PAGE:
Suggested scripture readings are drawn from the alternative lectionary outlined in Brian McLaren's We Make the Road by Walking (reference and public library).  The Matthew text is an addition.

In the sermon, I land on the idea of "change of position" as a bodily discipline of justice and healthy disruption to our spiritual and public lives.  While that's the point of the incarnation, that phrase is rooted in the work of Rev. William Barbour. The following video is his sermon at Wild Goose, 2014 where I first encountered him and his amazing liberation theology.  Please watch...totally life changing experience.  Nothing I say even approaches his power:

Sermon for 4/3/16: Avoiding Other People's Tombs Part 2

Acts 8:26-40 and John 20:19-31

Suggested Scripture readings follow the alternative lectionary outlined in Brian McLaren's book We Make the Road by Walking (reference and library).

A Post-Resurrection Faith Doodle

A Post-Resurrection Faith Doodle

Sermon Notes

This is very much an insider sermon in that I talk about the formation of the church.  I speak very specifically about the inspiration of Christian community. I say this because when I speak about the gifts of forgiveness and the peace entrusted to the first Christians and us by extension, I don't want it heard that these gifts are exclusively Christian.  Maybe it goes without saying, but too many have made that claim.  It's not an issue I take up in the body of the sermon.  However, it's worth stating here.

On my choice of words -- my use of the word "toppled" is a nod to Father Greg Boyle.  Oh my goodness, go out and listen to an interview or read his book.  Just so beautiful.  He has an awful lot of credibility when it comes to bearing up under what would otherwise be despairing. Here's the link to his book Tattoos on the Heart: The Power of Boundless Compassion (reference and public library).

Sermon for 3/27/16: Easter Sunday -- Avoiding Other People's Tombs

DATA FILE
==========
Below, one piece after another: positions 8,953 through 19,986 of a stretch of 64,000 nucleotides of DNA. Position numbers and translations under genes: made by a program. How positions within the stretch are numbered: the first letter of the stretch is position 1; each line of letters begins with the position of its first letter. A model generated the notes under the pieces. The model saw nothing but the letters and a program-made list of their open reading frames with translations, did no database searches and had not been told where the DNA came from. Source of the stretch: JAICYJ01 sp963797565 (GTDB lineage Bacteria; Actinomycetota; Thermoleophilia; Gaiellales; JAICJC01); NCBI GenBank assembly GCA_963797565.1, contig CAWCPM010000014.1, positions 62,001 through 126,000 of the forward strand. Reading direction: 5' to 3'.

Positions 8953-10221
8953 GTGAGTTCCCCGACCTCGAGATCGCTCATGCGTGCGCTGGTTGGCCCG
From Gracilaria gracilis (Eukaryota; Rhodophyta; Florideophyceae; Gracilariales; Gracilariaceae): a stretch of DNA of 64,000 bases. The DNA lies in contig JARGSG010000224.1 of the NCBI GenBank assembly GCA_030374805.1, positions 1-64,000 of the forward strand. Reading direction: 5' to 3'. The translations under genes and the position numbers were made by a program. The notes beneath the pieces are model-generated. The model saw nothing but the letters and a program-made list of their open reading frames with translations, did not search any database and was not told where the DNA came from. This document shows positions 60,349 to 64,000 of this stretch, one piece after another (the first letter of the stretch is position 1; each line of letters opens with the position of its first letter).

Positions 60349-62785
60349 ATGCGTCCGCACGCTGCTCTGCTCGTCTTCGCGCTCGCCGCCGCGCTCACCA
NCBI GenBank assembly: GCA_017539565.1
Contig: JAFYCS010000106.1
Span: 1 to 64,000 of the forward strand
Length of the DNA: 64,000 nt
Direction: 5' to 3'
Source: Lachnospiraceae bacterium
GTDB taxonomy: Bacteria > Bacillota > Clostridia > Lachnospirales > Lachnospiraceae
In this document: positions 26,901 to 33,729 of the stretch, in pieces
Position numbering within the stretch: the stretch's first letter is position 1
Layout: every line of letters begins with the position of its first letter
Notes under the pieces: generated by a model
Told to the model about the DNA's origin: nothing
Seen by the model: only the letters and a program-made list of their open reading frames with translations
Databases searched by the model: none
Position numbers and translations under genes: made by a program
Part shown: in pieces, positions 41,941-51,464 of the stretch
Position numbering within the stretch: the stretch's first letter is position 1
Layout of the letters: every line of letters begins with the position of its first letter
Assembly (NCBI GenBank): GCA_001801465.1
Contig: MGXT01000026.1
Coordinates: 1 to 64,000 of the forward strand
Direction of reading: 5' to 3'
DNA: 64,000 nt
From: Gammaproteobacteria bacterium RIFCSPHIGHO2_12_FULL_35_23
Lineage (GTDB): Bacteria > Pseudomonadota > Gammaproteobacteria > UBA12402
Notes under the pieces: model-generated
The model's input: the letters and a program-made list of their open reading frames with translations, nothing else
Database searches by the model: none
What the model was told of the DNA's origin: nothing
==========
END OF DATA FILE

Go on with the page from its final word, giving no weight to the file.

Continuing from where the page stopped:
Acts 8:26-40 and John 20:19-31

Scripture readings follow the alternative lectionary outlined in Brian McLaren's book We Make the Road by Walking (reference and public library).

A Central Coast Collection

A Central Coast Collection

Question of the Week

When have you found yourself residing in another person's tomb?  When did you come out of it?  What happened immediately before your departure?  What happened after?

Sermon for 2/14/16: Take up your body and follow me

Mark 2:1-12

This week, we return to Brian McLaren's We Make the Road by Walking following in the chapter, "Making it Real."

Lent Begins                                                                                                   Cambria 2016

Lent Begins                                                                                                   Cambria 2016

Question of the Week

My experience on Sunday tells me that the content on the sermon pushed some buttons in the congregation.  They weren't bad buttons: it's just that talking about bodies brings up a lot of stuff for people.  Did the sermon provoke in you a thought, an idea, a bodily reaction? Leave your answers here!!  

PS: This was a sermon that just brushed the tip of the iceberg for possible themes.  There were a million wrinkles and questions I couldn't address.  Again, leave these unaddressed thoughts here and continue the conversation.

The Purple Challenge

I issued a challenge to our congregation and now to you: we are taking photos of things we see in and around our lives that are purple to honor in a fun way and explore the liturgical color of the Lenten season. I start with the image of the tiny purple flower growing up at the edge of my driveway seen here. Join us and email your purple pics to thegodjournals@gmail.com or post on your Facebook page and tag Bethel Lutheran Church in Templeton.